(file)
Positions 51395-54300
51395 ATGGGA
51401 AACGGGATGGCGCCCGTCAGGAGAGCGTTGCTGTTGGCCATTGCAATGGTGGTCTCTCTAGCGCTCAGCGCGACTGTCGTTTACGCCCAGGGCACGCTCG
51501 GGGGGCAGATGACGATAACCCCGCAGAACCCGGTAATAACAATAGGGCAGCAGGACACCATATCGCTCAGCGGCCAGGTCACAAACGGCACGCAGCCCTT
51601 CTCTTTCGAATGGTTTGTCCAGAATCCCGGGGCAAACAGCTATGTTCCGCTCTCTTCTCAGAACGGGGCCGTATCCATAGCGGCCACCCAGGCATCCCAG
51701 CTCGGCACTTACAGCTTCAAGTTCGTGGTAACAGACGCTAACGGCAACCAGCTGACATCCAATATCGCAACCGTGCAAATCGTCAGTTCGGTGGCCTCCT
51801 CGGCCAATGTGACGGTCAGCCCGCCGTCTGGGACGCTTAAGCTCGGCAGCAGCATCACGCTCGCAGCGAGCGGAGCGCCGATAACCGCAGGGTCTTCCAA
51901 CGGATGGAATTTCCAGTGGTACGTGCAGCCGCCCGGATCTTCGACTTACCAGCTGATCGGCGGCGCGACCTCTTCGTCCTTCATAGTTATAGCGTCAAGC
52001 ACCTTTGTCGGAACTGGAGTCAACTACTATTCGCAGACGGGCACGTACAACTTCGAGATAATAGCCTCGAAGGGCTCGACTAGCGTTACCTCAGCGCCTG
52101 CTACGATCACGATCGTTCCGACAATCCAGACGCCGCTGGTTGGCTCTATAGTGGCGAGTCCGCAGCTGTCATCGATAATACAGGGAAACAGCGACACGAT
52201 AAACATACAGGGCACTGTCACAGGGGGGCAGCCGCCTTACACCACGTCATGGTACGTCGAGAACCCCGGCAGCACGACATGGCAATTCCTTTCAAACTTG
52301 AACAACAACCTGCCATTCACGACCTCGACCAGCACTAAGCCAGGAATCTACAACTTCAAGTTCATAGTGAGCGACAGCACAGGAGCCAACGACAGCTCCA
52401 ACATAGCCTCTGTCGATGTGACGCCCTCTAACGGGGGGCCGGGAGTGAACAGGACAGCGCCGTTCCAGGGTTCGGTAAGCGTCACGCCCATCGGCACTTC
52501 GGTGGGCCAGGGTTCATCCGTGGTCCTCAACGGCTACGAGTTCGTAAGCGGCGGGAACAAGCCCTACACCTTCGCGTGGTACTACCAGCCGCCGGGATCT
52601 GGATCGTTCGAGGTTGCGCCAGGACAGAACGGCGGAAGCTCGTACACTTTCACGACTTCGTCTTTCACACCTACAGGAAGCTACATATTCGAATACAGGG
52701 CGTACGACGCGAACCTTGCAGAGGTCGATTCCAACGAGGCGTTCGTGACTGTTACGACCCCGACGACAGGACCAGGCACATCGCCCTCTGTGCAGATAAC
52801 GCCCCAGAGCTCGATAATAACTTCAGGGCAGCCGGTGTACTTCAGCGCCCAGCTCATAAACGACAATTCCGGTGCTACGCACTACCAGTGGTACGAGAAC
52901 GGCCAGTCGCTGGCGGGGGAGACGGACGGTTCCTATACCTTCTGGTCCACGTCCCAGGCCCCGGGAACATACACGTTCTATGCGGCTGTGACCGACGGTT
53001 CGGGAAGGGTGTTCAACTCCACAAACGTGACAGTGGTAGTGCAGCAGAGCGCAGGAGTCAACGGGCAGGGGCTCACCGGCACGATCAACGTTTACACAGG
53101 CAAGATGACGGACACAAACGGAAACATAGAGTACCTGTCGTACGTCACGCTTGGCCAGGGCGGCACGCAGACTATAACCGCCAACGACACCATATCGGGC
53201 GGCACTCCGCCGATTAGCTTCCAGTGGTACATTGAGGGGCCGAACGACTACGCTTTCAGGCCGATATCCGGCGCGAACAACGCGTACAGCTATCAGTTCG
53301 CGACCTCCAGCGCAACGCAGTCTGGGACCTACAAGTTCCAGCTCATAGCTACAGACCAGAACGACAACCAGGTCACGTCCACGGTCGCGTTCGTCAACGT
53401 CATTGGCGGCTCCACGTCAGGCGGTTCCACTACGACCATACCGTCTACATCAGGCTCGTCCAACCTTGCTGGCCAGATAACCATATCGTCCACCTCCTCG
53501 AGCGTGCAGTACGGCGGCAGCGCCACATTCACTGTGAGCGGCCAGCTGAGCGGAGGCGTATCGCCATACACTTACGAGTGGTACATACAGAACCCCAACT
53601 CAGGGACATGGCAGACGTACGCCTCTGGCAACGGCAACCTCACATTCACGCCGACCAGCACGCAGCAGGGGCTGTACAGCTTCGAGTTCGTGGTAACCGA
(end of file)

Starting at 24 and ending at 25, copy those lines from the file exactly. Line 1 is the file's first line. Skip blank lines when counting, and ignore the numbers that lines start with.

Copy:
53501 AGCGTGCAGTACGGCGGCAGCGCCACATTCACTGTGAGCGGCCAGCTGAGCGGAGGCGTATCGCCATACACTTACGAGTGGTACATACAGAACCCCAACT
53601 CAGGGACATGGCAGACGTACGCCTCTGGCAACGGCAACCTCACATTCACGCCGACCAGCACGCAGCAGGGGCTGTACAGCTTCGAGTTCGTGGTAACCGA